Understand scopes in PowerShell – Part 1

This blog post covers some of most untalked rules about variable scope in PowerShell. It is untalked because most users never come across it. But it is useful to those who are trying to write a module or new cmdlets in the PowerShell or writing some product support in PowerShell.

It is to be noted that the rules don’t just applies to the variables, but they are also applicable to the aliases, functions, and Windows PowerShell drives (PSDrives). Essentially it controls where they can be read and changed.

Types of Scope in PowerShell

Global: The scope that is in effect when Windows PowerShell starts. Variables and functions that are present when Windows PowerShell starts have been created in the global scope. This includes automatic variables and preference variables. This also includes the variables, aliases, and functions that are in your Windows PowerShell profiles.

Local: The current scope. The local scope can be the global scope or any other scope.

Script: The scope that is created while a script file runs. Only the commands in the script run in the script scope. To the commands in a script, the script scope is the local scope.

Private: Items in private scope cannot be seen outside of the current scope. You can use private scope to create a private version of an item with the same name in another scope.

Numbered Scopes: You can refer to scopes by name or by a number that describes the relative position of one scope to another. Scope 0 represents the current, or local, scope. Scope 1 indicates the immediate parent scope. Scope 2 indicates the parent of the parent scope, and so on. Numbered scopes are useful if you have created many recursive scopes.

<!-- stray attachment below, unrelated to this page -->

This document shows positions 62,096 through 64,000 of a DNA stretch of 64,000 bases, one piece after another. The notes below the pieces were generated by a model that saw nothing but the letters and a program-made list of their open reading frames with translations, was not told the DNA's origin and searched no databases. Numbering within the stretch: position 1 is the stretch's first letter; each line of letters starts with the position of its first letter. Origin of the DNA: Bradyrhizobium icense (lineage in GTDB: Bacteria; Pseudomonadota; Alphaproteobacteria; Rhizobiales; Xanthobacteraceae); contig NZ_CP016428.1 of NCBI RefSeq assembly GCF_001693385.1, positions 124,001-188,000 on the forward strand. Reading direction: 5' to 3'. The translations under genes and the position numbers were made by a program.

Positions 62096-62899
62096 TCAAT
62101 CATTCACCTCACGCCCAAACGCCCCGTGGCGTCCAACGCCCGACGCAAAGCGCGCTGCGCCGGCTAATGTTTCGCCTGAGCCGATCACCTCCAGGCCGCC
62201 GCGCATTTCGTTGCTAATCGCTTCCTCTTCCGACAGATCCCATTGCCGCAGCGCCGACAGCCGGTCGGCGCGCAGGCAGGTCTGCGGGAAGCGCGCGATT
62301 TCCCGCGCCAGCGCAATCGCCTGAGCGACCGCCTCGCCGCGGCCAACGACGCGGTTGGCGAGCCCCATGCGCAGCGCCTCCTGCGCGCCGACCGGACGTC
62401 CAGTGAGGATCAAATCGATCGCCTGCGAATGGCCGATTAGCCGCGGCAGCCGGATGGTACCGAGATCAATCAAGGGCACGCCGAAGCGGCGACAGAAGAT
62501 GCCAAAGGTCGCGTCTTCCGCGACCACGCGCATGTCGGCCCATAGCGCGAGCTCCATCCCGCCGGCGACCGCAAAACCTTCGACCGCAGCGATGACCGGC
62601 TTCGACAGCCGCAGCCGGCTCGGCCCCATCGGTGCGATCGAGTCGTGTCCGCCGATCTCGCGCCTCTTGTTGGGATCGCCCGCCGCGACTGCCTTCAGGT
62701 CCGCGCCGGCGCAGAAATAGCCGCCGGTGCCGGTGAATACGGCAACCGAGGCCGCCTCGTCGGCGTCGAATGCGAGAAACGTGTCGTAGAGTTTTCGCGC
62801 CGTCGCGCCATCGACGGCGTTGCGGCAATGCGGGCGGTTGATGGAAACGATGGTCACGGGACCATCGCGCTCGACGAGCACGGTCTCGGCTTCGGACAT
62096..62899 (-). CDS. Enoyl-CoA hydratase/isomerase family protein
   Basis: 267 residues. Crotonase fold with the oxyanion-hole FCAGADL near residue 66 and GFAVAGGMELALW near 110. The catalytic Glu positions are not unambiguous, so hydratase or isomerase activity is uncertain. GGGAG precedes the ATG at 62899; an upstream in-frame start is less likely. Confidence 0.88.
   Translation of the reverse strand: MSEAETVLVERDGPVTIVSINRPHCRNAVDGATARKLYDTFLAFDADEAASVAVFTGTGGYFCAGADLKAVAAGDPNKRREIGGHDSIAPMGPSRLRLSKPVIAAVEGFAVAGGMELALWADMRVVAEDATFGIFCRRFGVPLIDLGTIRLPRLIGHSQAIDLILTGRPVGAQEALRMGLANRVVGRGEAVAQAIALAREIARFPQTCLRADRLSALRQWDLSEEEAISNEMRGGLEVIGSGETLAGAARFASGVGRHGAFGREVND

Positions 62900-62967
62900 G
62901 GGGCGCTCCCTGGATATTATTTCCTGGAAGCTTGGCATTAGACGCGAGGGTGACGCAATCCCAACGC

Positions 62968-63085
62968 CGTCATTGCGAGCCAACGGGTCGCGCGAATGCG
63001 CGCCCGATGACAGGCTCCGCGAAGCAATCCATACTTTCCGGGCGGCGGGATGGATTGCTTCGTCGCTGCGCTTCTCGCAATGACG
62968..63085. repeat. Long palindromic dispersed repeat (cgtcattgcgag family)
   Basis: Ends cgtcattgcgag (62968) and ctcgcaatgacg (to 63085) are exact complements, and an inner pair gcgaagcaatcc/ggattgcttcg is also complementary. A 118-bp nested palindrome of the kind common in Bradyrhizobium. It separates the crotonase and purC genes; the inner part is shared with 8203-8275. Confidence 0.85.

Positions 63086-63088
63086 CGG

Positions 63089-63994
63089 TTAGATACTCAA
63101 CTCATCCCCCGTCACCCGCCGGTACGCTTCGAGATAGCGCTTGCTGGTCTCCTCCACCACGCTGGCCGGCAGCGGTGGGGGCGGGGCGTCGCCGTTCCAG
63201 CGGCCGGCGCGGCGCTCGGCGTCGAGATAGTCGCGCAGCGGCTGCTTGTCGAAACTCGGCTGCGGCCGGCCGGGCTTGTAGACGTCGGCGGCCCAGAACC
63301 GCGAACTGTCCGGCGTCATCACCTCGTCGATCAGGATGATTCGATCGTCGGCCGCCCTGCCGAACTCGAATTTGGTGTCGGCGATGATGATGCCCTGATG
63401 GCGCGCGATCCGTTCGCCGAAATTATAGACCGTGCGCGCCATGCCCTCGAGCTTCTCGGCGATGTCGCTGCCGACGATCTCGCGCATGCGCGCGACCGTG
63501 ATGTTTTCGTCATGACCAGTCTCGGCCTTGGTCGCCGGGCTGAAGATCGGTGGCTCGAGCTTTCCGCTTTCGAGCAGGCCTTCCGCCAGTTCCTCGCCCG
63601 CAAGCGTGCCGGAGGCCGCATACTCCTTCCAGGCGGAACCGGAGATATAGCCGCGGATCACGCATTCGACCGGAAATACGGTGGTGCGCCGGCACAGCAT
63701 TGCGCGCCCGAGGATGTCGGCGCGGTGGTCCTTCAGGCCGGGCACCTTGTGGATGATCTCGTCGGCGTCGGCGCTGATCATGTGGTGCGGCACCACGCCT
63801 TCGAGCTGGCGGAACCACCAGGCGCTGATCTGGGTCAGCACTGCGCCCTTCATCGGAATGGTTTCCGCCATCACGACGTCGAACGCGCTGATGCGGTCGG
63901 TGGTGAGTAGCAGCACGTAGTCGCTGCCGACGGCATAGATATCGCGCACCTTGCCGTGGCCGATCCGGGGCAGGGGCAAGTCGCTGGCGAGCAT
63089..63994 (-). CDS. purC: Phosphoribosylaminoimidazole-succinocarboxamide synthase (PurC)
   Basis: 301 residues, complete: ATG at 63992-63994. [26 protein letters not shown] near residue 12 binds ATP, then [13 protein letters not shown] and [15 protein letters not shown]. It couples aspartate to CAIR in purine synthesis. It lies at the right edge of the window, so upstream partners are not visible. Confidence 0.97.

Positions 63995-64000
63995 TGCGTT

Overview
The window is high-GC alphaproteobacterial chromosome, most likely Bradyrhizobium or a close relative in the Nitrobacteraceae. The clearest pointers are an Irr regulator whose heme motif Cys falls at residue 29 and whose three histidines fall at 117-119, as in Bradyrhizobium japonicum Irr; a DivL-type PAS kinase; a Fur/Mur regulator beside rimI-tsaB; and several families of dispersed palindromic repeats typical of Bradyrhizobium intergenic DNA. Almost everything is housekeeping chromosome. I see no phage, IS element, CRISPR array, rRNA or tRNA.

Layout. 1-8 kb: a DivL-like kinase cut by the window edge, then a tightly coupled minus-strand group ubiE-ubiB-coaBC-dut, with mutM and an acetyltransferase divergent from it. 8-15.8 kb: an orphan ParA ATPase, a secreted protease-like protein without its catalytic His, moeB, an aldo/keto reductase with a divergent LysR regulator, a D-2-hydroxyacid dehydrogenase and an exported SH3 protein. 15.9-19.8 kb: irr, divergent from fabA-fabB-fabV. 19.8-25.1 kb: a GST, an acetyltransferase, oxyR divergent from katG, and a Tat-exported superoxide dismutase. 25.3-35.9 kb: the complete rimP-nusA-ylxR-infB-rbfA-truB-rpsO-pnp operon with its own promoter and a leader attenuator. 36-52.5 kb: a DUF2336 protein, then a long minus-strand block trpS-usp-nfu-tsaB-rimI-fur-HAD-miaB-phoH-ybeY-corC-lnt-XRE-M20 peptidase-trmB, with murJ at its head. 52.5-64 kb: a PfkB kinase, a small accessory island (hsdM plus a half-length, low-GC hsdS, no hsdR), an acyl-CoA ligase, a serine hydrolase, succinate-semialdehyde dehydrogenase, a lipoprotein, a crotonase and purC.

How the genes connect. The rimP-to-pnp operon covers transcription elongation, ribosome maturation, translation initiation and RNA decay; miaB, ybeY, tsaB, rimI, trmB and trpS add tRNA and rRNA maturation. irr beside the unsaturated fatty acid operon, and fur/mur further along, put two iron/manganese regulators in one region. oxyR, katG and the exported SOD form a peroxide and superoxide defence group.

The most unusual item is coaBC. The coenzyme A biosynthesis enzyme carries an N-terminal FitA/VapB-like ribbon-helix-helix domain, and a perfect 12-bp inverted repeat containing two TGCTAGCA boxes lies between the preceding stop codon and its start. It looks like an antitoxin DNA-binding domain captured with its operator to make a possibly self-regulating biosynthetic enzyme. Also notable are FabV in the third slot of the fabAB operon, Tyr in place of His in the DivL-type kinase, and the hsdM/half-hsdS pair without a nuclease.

Basic Rules of Scoping

  • An item you include in a scope is visible in the scope in which it was created and in any child scope, unless you explicitly make it private. You can place variables, aliases, functions, or Windows PowerShell drives in one or more scopes.
  • An item that you created within a scope can be changed only in the scope in which it was created, unless you explicitly specify a different scope.
  • If you create an item in a scope, and the item shares its name with an item in a different scope, the original item might be hidden under the new item. But, it is not overridden or changed.

Let’s try to comprehend that. It will take some time to sink that all in. So everything starts with a globle scope in PowerShell. It is created when you run an instance of PowerShell session. It may also be called as Parent Scope. Now when you run a function or variable directly inside the session, you create child scopes. Each function/variable has its own child scope. If you create variables inside the function, you create further child scopes, for whom the function is a parent scope and the session is grand-parent scope. You can create as many child scopes inside each child scope as you would like to. Do note that the items in a parent scope are always available to be used by a child scope unless they are explicitly restricted. However, items in the parent scope are not inherited by the child scope. They are their to be seen/view and to be changed/modified if required but not more than that. They never become part of the child scope.

Let’s break it down further. We can start a new PowerShell ISE session and see the output of following 2 commands:

# to view the variables in the global scope
Get-Variable -Scope global

# to view the variables in the local scope